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Epidemiology:
doi: 10.1097/EDE.0000000000000075
Methods

Obesity Paradox: Conditioning on Disease Enhances Biases in Estimating the Mortality Risks of Obesity

Preston, Samuel H.; Stokes, Andrew

Open Access
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Abstract

Background:

Many studies have documented an obesity paradox—a survival advantage of being obese—in populations diagnosed with a medical condition. Whether obesity is causally associated with improved mortality in these conditions is unresolved.

Methods:

We develop the logic of collider bias as it pertains to the association between smoking and obesity in a diseased population. Data from the National Health and Nutrition Examination Survey (NHANES) are used to investigate this bias empirically among persons with diabetes and prediabetes (dysglycemia). We also use NHANES to investigate whether reverse causal pathways are more prominent among people with dysglycemia than in the source population. Cox regression analysis is used to examine the extent of the obesity paradox among those with dysglycemia. In the regression analysis, we explore interactions between obesity and smoking, and we implement a variety of data restrictions designed to reduce the extent of reverse causality.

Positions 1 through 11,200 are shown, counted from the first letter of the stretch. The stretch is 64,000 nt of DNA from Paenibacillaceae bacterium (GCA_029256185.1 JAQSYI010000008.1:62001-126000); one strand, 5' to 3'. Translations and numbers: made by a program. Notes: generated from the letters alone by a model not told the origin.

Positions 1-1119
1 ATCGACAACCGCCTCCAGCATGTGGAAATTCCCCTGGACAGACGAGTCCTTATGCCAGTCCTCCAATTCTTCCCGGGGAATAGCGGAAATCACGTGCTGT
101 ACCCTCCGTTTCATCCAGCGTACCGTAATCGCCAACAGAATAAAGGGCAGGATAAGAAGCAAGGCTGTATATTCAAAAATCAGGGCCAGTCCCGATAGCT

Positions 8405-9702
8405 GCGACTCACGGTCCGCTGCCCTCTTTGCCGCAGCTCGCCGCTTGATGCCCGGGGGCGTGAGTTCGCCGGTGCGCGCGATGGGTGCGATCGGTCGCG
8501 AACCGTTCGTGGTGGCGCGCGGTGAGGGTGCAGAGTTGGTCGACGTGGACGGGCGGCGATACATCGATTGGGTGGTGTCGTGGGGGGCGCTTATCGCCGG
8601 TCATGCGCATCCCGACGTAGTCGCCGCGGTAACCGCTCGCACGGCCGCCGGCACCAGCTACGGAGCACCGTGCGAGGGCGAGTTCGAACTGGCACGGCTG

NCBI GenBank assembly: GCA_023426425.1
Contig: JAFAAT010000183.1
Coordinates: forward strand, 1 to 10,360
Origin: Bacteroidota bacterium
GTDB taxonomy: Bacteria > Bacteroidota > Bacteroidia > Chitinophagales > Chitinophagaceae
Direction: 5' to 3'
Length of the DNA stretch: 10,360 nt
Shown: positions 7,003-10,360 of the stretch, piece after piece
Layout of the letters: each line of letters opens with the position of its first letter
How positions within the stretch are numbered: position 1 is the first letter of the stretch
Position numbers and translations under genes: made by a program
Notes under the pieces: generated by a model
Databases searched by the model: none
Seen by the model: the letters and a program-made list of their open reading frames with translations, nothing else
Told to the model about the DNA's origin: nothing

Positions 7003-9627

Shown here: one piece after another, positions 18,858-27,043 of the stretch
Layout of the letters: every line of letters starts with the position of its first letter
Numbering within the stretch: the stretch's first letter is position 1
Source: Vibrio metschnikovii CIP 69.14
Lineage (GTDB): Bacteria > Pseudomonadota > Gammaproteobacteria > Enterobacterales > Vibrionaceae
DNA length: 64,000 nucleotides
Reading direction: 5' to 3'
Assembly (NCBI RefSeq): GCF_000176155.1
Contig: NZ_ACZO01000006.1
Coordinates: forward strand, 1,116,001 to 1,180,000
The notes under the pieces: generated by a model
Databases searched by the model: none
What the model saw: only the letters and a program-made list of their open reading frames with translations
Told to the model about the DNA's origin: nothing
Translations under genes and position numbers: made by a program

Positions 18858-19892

Results:

We find an obesity paradox among persons with dysglycemia. In this population, the inverse association between obesity and smoking is much stronger than in the source population, and the extent of illness and weight loss is greater. The obesity paradox is absent among never-smokers. Among smokers, the paradox is eliminated through successive efforts to reduce the extent of reverse causality.

Conclusion:

Higher mortality among normal-weight people with dysglycemia is not causal but is rather a product of the closer inverse association between obesity and smoking in this subpopulation.

This is an open-access article distributed under the terms of the Creative Commons Attribution-Non Commercial-No Derivatives 3.0 License, where it is permissible to download and share the work provided it is properly cited. The work cannot be changed in any way or used commercially.

Copyright © 2014 by Lippincott Williams & Wilkins

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